Context. Exclusion fences are increasingly used to prevent interactions between predators (introduced and native) and assets such as endangered species or livestock. However, challenges remain in identifying when exclusion fences are an optimal investment and the intended outcome is likely to be achieved. The level of association with complementary methods of control that is needed is also unclear.
Aims. We aimed to quantify the interactions among factors that affect fencing efficiency, including the size of the fenced area, the fence permeability, the initial density of the predator population, and its survival of complementary control methods.
Methods. Using a spatially explicit, individual-based model, we simulated wild dog (dingo) populations as a proxy for describing predator dynamics inside a fenced area under different management practices and fence designs. We then fit a generalised linear model to the model outcomes to assess the effects of the four factors mentioned above.
Key results. Lethal control had a strong effect on wild dog density when the survival of control was lower than 0.5. Fences generally had an effect on wild dog density only when their permeability was lower than ∼1% and their effect was most noticeable when the initial density was very low (<2 dogs per 100 km2), or when survival of control was very low (<0.5). Conversely, when the initial density was very high (∼12 dogs per 100 km2), a fence with a low permeability (<1.5%) caused the paradoxical effect that wild dog density could be higher than that obtained with a more permeable fence. Wild dog eradication was possible only when survival of control was 0.25 or lower, except when either initial density or fence permeability were extremely low (<2 dogs per 100 km2 and <0.1% respectively).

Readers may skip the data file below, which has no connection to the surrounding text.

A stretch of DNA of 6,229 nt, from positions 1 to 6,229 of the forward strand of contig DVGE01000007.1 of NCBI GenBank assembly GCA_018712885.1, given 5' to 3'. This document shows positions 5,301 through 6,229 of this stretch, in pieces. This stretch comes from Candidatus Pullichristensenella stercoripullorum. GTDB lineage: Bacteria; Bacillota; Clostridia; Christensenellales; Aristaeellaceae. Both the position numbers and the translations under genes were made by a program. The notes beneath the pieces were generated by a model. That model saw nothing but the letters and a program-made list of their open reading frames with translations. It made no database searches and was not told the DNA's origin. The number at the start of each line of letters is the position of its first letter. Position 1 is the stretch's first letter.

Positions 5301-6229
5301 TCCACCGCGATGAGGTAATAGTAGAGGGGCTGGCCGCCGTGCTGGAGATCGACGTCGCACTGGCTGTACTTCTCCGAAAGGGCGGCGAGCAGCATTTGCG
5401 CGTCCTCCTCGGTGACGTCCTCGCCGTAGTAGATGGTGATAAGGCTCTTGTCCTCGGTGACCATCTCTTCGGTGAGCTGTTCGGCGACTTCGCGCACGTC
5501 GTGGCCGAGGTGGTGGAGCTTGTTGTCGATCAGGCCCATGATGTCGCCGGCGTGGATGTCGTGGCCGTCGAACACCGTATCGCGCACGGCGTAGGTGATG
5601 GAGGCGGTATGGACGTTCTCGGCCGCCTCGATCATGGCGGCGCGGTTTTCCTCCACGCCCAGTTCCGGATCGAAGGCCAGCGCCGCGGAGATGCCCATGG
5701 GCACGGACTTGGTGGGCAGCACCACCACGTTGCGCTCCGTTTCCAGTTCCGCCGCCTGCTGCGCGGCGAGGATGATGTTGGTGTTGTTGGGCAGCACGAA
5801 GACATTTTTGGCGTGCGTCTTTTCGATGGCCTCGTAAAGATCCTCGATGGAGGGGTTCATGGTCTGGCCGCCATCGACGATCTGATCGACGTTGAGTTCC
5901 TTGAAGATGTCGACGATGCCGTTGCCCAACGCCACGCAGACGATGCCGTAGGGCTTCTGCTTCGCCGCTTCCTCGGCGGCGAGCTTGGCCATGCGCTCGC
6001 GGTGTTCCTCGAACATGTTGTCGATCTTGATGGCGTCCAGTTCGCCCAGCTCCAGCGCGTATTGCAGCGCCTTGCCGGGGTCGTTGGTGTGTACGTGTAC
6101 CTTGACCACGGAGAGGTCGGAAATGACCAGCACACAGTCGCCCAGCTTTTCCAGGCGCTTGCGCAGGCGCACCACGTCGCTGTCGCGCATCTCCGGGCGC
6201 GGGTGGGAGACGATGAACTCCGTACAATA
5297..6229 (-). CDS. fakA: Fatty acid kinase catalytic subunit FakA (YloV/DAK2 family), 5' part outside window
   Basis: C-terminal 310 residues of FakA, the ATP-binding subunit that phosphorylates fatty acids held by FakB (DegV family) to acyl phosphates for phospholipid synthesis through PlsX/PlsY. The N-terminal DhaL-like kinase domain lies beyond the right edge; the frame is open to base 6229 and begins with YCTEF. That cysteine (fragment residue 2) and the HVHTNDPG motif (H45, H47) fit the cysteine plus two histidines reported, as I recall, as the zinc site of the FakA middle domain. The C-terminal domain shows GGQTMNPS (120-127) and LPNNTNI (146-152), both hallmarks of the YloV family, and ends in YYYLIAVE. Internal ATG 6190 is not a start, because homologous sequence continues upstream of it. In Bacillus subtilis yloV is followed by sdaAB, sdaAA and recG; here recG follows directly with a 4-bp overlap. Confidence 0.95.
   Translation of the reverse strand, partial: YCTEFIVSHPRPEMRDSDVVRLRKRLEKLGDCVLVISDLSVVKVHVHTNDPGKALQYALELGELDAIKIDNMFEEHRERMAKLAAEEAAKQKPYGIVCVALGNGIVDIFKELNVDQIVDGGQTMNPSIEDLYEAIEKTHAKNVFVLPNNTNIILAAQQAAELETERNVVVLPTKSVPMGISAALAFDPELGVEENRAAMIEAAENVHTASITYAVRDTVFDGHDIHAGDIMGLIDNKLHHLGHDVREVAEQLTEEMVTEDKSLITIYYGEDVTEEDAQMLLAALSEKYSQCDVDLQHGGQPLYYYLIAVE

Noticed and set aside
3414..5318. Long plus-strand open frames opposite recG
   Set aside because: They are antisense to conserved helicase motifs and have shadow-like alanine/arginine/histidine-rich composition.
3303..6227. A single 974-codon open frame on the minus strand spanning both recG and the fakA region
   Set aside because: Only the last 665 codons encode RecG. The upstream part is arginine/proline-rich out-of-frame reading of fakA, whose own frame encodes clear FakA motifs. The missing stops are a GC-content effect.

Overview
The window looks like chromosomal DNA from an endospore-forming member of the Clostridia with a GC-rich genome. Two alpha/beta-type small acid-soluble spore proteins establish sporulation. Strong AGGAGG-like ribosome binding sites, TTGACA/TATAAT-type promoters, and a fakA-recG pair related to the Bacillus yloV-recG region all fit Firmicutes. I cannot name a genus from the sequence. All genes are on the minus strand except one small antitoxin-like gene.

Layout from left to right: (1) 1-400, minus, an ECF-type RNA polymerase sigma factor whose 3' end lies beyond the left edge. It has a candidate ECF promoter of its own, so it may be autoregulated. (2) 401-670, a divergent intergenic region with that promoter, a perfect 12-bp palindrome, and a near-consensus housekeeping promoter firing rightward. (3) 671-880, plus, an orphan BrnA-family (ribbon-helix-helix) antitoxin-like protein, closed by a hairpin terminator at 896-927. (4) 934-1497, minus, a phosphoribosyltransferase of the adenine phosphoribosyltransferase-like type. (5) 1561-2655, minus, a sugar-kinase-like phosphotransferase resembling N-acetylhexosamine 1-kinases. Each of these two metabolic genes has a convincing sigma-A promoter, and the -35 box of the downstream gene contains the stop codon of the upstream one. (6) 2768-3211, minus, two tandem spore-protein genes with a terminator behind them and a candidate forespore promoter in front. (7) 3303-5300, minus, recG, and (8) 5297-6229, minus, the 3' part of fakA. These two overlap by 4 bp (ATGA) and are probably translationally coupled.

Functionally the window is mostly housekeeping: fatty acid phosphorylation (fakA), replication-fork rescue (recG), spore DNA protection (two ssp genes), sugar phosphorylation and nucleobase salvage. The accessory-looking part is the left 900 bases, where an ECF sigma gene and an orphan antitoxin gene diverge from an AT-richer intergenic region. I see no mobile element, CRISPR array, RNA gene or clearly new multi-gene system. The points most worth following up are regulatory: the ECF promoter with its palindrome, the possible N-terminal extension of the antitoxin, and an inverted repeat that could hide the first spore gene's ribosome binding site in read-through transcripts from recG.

Conclusions. Our results demonstrated that large exclusion fences can be an effective aid in managing predator populations. We recommend that this tool should be used as a preventive measure before predators establish a population inside the area targeted for exclusion, in tandem with lethal control, or when an initial marked reduction of predator density can be achieved. We also demonstrated that eradication can be achieved only when a narrow combination of parameters is met.
Implications. Land managers should carefully evaluate when and at what scale control tools should be deployed to control wild dog populations. Landscape application of exclusion fences faces the challenge of high maintenance to ensure low permeability, coupled with very high sustained suppression of wild dog density, which are unlikely to be feasible options in the long term. Conversely, the same control techniques could provide efficient asset protection at a smaller scale where fence maintenance and sufficient control effort can be sustained.